The theory of social comparison is based on the idea that people evaluate themselves by comparing themselves to others. This theory has been studied extensively in psychology and was first introduced by psychologist Leon Festinger in 1954.

Who was Leon Festinger?

Leon Festinger was an American social psychologist who was born in New York City in 1919. He received his Ph.D. in social psychology from the University of Iowa in 1942 and went on to teach at a number of universities, including Stanford University and the Massachusetts Institute of Technology.

What is the theory of social comparison?

According to Festinger’s theory, people compare themselves to others in order to evaluate their own abilities, opinions, and emotions. This comparison can be either upward (comparing oneself to someone who is better) or downward (comparing oneself to someone who is worse).

Festinger believed that people engage in social comparison for two main reasons: to reduce uncertainty about their own abilities and opinions, and to gain information about how they should behave.

How did Festinger develop this theory?

Festinger’s theory of social comparison was developed as part of his research into cognitive dissonance. He noticed that when people experience conflicting beliefs or behaviors, they often try to resolve this discomfort by changing one or more of their beliefs or behaviors.

In order to test this hypothesis, Festinger conducted a study involving a group of people who had just completed a boring task. Some participants were then told they would be paid $20 for lying and telling the next participant that the task had been fun, while others were only paid $1 for doing the same thing.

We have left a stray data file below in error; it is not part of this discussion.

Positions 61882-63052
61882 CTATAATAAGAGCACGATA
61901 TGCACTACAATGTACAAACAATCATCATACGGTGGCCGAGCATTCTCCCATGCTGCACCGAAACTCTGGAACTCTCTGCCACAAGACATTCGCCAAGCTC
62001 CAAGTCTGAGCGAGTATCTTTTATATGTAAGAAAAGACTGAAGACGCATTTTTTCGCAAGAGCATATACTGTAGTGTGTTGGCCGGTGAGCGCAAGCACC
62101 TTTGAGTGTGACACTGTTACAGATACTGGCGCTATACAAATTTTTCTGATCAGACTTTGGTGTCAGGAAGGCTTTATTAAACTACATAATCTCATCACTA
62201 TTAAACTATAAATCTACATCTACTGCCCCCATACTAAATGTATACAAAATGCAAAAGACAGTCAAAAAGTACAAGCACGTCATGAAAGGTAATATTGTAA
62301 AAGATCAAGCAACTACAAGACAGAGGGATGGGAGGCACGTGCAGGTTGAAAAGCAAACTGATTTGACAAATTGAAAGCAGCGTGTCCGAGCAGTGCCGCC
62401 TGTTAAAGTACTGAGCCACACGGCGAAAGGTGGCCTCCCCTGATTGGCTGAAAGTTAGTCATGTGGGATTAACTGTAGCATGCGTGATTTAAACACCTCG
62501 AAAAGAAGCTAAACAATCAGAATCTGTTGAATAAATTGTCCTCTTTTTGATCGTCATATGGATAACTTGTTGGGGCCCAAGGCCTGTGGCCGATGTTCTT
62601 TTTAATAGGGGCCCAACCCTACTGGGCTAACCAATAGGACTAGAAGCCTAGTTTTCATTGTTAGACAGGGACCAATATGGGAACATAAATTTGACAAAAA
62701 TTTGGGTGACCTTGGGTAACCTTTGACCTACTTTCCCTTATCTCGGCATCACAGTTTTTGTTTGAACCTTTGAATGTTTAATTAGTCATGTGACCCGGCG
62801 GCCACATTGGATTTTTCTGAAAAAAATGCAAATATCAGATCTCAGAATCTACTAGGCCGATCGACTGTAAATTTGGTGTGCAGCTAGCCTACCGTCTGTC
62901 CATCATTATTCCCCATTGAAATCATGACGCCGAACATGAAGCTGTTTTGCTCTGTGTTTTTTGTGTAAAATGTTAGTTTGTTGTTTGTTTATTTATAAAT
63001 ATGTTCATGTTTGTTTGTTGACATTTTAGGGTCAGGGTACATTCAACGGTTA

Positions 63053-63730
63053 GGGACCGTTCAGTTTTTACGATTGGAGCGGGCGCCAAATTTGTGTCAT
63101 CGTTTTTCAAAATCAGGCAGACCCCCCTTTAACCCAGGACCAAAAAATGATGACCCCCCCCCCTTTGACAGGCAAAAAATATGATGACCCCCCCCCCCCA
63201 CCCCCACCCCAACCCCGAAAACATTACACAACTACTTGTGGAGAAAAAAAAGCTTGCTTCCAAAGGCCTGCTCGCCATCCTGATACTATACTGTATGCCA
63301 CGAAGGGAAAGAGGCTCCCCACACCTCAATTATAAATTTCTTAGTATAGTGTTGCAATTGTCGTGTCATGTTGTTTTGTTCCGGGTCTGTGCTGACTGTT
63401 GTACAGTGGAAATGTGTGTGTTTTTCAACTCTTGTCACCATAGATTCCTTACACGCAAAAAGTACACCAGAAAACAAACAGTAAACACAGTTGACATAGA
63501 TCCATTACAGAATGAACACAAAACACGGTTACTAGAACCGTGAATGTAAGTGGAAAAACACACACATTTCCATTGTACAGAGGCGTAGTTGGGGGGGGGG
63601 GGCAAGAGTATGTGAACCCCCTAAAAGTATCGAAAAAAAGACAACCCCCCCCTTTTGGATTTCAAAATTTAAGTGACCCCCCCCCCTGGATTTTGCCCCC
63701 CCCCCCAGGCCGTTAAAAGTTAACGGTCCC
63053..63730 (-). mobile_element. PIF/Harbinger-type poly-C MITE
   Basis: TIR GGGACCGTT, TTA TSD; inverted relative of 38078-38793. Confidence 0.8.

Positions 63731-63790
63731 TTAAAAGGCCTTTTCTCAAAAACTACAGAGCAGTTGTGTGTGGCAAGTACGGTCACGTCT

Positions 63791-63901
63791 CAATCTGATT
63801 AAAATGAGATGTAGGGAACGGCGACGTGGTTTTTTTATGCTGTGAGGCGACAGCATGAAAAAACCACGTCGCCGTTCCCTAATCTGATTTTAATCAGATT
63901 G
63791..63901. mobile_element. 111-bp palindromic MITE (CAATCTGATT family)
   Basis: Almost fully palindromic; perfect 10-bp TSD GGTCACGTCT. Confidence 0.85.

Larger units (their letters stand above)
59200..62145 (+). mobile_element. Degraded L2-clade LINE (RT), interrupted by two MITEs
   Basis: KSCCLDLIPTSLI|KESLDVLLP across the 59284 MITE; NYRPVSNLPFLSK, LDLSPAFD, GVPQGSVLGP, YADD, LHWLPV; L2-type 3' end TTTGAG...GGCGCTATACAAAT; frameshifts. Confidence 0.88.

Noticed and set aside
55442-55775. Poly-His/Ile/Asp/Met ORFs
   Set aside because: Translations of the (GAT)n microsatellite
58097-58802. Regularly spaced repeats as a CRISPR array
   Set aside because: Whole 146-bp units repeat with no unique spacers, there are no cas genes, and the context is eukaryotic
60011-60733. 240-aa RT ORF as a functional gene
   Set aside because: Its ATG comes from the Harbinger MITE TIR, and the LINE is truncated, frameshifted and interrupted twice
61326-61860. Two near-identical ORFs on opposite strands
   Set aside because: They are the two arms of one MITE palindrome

Festinger found that those who were paid $1 experienced more dissonance than those who were paid $20 because they had less justification for lying. However, those who were only paid $1 felt better about themselves when they compared themselves to those who were paid nothing at all.

This study demonstrated how social comparison can be used to reduce uncertainty and discomfort, and it laid the groundwork for Festinger’s theory of social comparison.

What are some practical applications of this theory?

Festinger’s theory of social comparison has many practical applications in fields such as marketing, education, and health.

For example, marketers often use social comparison to persuade people to buy their products by emphasizing how their products are better than those of their competitors. In education, teachers can use social comparison to motivate students by highlighting the achievements of their peers. And in health, doctors can use social comparison to encourage patients to adopt healthier behaviors by showing them how others have successfully made similar changes.


In conclusion, Leon Festinger’s theory of social comparison has had a significant impact on psychology and our understanding of human behavior. By comparing ourselves to others, we gain valuable information about our own abilities and opinions and reduce uncertainty about our place in the world. Understanding this theory can help us navigate a wide range of situations both in our personal lives and in society as a whole.